By Christopher Burns
The University of Maine Writing Center has reached the end of an era. Since 1978, the center has served the campus community under the tutelage of Harvey Kail, Writing Center director and professor of English. After 35 years at the helm, Kail is ready to step down.
Kail joined the Department of English in 1978 to run the center. Before UMaine, Kail taught freshman composition as a graduate assistant, served as a Senior Tutor of Literature at the University of Papua New Guinea and as Writing Center Director at Kishwaukee Community College.
Under his leadership the center grew and became one of the first peer tutoring programs in the United States.
Kenneth Bruffee, who pioneered the peer tutoring movement in writing centers, inspired Kail. “Student tutors are sometimes more effective than teachers in helping other students gain confidence and ability in writing because the students are engaged socially and intellectually at once,” Bruffee said.
Kail echoed the same vision.
“The center has created a space for students to have intellectual conversations,” Kail said. “Writing is a conversation, and the more you talk about writing, the more sophisticated it becomes.”
Between 500 and 600 students visit the Writing Center each year. International students have benefited a lot from the center, Kail said. The 20 to 25 tutors who work in the center each year undergo a semester of training to improve their writing and prepare them for the responsibilities of peer tutoring.
In the early 1990s, Mary Bartosenski Bowden served as Director of the Writing Center when Kail was chair of the department, and had the benefit of working as a student with Kail. The lessons she learned comes out every day in her technical writing classes.
“It’s very fun to work with people when they’re writing. You’re in there with the writer to see how you can make the piece the best it can be; what questions you can ask and how you can encourage them to see [the answers] themselves,” Bowden said.
Kail has received many accolades for his work in peer tutoring, including the Ron Maxwell Award for Distinguished Leadership in Promoting the Collaborative Practices of Peer Tutoring in Writing in 2004, the International Writing Center Association Award for Best Article on Writing Centers in 2010, and the CLAS Outstanding Faculty Award for Teaching and Advising in 2008.
At the national level, Kail is a respected member of the writing center community.
“I was amazed to see how big a name Harvey was,” Bowden said. [At] the conferences people would flock to any workshop UMaine led because of Harvey and to see what we had to say. They knew whatever we presented would be worthwhile.”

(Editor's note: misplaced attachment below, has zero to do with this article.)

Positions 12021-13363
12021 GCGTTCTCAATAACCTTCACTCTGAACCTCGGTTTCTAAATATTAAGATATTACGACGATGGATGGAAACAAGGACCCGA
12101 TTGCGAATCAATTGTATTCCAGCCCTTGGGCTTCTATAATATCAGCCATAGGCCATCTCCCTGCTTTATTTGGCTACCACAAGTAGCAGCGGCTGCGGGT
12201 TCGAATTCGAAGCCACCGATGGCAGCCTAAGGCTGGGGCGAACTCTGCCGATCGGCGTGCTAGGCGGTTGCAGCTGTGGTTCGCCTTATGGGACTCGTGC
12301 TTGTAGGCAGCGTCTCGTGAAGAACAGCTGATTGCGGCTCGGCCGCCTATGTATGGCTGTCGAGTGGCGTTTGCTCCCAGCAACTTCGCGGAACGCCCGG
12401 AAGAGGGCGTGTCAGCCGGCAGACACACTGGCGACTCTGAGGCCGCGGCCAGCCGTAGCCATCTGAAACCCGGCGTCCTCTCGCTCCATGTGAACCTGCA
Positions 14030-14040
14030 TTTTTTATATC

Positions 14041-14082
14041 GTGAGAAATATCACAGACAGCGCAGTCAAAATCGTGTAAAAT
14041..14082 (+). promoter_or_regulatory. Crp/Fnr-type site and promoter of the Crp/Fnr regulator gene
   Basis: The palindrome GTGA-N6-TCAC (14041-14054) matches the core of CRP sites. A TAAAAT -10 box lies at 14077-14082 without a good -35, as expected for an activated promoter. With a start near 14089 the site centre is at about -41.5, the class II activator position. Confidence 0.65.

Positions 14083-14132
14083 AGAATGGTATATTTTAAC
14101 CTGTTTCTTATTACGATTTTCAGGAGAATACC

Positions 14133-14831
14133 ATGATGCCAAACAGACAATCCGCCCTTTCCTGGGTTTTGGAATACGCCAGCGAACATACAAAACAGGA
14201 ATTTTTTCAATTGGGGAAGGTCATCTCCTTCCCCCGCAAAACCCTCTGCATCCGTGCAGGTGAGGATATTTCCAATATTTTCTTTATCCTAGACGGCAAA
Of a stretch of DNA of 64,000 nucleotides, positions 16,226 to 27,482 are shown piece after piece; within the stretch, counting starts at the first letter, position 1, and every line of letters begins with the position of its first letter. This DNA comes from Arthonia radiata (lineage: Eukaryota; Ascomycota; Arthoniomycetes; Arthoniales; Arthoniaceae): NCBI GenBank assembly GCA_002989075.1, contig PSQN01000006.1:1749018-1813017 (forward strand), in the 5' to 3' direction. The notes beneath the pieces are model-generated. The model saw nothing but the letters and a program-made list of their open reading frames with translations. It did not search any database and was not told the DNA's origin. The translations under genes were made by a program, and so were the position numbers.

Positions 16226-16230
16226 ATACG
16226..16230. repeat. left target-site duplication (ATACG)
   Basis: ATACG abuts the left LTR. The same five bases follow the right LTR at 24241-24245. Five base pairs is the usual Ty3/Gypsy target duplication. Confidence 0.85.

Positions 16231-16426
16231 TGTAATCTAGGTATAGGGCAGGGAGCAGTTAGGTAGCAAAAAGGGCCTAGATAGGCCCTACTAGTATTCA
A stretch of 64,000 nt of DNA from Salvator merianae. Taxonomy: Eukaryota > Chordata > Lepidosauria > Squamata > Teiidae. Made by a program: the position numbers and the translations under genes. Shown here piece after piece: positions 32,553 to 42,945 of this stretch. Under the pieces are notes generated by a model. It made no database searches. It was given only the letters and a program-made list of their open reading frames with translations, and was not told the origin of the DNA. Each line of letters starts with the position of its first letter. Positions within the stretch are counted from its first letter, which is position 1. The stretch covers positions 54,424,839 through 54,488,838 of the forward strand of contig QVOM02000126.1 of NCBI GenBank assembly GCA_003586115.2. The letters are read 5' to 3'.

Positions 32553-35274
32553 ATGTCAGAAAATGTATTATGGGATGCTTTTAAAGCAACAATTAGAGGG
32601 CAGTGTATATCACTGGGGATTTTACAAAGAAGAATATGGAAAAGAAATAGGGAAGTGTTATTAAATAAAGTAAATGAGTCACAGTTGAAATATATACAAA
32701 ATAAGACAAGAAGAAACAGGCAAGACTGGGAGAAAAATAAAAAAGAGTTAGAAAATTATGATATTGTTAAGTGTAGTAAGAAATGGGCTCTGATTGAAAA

At the 2013 National Conference on Peer Tutoring in Writing in Tampa, Fla., Kail was honored in the panel discussion “Props for Harvey Kail.” Seven panelists from universities across the country paid homage to Kail’s work in peer tutoring and the NCPTW.
Ben Rafoth, Indiana University of Pennsylvania professor of English and director of IUP Writing Center, has worked with Kail since the 1990s. Rafoth sat on the NCPTW panel “Props for Harvey Kail” in November.
“[Harvey’s] a model teacher who always put[s] his students first. I think his lasting contribution will be as a role model for writing center directors. I have seen this happen already, in fact, in people like Dr. Brian Fallon, who met Harvey [while he] was working on his master’s degree,” Rafoth said.
“Brian founded the Writing Center at Fashion Institute of Technology, and has often spoken to me about the influence that Harvey has had on his career. [Harvey] collaborated with his colleagues and helped spread good ideas throughout the writing center community.”
In his time at the center, Kail developed many lifelong relationships with students whose lives were positively affected by their time as tutors. The tutors are more than students—they are partners.
“I have enjoyed seeing the tutors develop,” Kail said. “I will miss the day-to-day interactions with the tutors.”
Currently, a suitable replacement for Kail has not been found. According to Mary Bartosenski Bowden, it will be a tough role to fill. “You’ve got somebody [Harvey] who built the program and is the heart of it. You’re going to want somebody with that energy, drive and excitement for collaborative learning [Harvey exemplified].”